Collagen is highly stable. It can be stressed to great degrees, for long periods of time, and yet return to its resting tension.
It really makes you wonder what overstretching in a yoga class actually means.
What exactly are the parameters? How hard must you stretch, how long, how often, etc.?
What is the final outcome? Increased range of motion, reduced speed, more compliant tissues, less elasticity, increased pain, etc.?
How are these measured? In yoga poses, in a timed sprint, ultrasound, using a pain VAS?
If you spend as much time reading the stretching research as I have, you will see that a lot of what we believe about stretching in yoga isn’t actually supported, and is often not well studied.
You’ll also start to recognize contradictions in the way yoga teachers talk about stretching.
Like how certain gentle yoga stretches (yin yoga, e.g.) strengthen connective tissue but you also need to be careful because stretching loosens connective tissue. Literally in the same sentence.
After taking my course, yoga teachers email me all the time trying to make sense of what they hear. For example, one studio owner received an email from a woman 20 weeks pregnant who wanted to take their yin yoga class. When the studio owner asked the yin teacher what she thought, she said it’s not recommended after 3 months of pregnancy because pregnancy loosens up the connective tissue to prepare for the baby. This left the studio owner very confused. If stretching actually loosened connective tissue and you want loose connective tissue, then why is it not recommended? Or is it because stretching tightens the connective tissue and you don’t want tight tissues for birth? Or is it that stretching strengthens connective tissue and strong tissues aren’t recommended for childbirth? Are you following my line of questioning?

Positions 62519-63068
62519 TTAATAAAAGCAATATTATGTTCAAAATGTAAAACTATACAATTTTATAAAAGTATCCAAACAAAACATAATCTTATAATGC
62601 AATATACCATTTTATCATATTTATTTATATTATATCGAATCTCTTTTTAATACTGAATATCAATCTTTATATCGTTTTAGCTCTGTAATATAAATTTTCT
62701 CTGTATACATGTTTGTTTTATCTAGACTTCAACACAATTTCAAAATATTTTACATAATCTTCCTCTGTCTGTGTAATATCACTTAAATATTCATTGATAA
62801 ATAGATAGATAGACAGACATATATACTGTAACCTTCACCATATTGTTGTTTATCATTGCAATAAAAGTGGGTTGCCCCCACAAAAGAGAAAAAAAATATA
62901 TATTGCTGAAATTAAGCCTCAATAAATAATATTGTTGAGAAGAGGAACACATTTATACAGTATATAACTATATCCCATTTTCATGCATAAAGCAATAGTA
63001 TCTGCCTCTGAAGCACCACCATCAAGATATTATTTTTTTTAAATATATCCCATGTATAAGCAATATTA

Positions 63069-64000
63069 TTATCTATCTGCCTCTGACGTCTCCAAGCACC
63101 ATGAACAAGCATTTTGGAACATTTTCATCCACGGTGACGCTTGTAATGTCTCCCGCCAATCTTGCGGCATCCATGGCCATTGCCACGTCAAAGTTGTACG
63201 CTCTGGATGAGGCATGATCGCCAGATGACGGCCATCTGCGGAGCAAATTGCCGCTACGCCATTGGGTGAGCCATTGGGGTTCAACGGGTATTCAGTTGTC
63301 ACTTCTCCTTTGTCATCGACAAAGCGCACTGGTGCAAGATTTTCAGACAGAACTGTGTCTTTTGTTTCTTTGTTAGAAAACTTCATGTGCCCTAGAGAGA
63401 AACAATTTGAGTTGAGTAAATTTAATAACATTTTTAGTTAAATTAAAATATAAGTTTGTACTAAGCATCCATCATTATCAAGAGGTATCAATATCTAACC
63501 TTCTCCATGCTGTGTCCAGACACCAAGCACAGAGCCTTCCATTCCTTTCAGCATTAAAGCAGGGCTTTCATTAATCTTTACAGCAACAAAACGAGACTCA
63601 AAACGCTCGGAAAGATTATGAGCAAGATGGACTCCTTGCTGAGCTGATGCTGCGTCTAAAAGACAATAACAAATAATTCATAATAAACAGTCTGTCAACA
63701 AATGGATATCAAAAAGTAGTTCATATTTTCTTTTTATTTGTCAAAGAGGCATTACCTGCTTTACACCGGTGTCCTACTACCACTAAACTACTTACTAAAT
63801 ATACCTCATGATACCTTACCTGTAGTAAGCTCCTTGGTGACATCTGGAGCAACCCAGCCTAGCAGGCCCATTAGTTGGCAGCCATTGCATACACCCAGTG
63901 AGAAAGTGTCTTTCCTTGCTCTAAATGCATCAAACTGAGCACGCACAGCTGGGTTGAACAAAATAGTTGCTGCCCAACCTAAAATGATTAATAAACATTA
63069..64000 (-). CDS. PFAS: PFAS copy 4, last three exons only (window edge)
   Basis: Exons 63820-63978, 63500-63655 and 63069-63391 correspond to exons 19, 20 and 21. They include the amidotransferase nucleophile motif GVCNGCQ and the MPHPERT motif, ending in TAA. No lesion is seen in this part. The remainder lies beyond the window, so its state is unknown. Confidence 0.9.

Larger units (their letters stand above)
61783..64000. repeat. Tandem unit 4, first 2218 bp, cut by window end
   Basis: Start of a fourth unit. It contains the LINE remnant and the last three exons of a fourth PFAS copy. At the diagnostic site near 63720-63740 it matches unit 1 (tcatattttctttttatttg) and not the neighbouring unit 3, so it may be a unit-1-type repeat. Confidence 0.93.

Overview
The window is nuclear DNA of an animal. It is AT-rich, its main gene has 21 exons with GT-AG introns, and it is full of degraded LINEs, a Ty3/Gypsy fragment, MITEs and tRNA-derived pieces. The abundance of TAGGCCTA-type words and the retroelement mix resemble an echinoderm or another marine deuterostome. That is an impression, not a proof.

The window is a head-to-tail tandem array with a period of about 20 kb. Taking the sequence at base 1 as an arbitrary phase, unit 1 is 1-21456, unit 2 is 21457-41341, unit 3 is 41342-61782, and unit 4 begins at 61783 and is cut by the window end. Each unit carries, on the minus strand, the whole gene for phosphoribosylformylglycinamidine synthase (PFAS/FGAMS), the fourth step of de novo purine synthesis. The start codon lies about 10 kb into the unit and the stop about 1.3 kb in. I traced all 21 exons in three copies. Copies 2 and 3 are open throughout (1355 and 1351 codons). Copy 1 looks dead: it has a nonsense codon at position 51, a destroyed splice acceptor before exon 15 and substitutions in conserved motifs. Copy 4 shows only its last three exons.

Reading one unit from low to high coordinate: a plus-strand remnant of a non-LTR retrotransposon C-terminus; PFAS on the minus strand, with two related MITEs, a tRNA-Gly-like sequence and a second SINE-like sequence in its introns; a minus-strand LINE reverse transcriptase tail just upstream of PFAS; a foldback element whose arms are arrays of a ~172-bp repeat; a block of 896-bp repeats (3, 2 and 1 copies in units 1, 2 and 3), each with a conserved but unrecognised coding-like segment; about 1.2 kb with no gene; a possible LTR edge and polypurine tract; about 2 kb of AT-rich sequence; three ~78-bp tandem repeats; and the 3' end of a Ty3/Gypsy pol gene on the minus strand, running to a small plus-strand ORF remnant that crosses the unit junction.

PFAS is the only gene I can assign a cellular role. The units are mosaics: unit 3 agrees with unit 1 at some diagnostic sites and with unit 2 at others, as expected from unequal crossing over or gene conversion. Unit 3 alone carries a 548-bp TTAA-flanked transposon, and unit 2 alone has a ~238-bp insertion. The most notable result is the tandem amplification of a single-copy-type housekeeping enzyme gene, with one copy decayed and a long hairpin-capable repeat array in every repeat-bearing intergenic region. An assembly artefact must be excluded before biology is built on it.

Most often, however, yoga teachers tend to take one side definitely and that’s it. Like the yoga and bone (also collagen, I might add) density conversation. People read the same research and walk away with their own (opposing) beliefs supported, appalled at how the other side can get it so wrong. I guess it’s better than talking out of both sides of their mouths?
This is why your yoga education is about more than citing studies.
It’s about learning to think about those studies. It’s not always comfortable and it’s never quick and easy.
If you want help reading and interpreting research, consider joining my yoga teacher mentoring program. I’m here to help.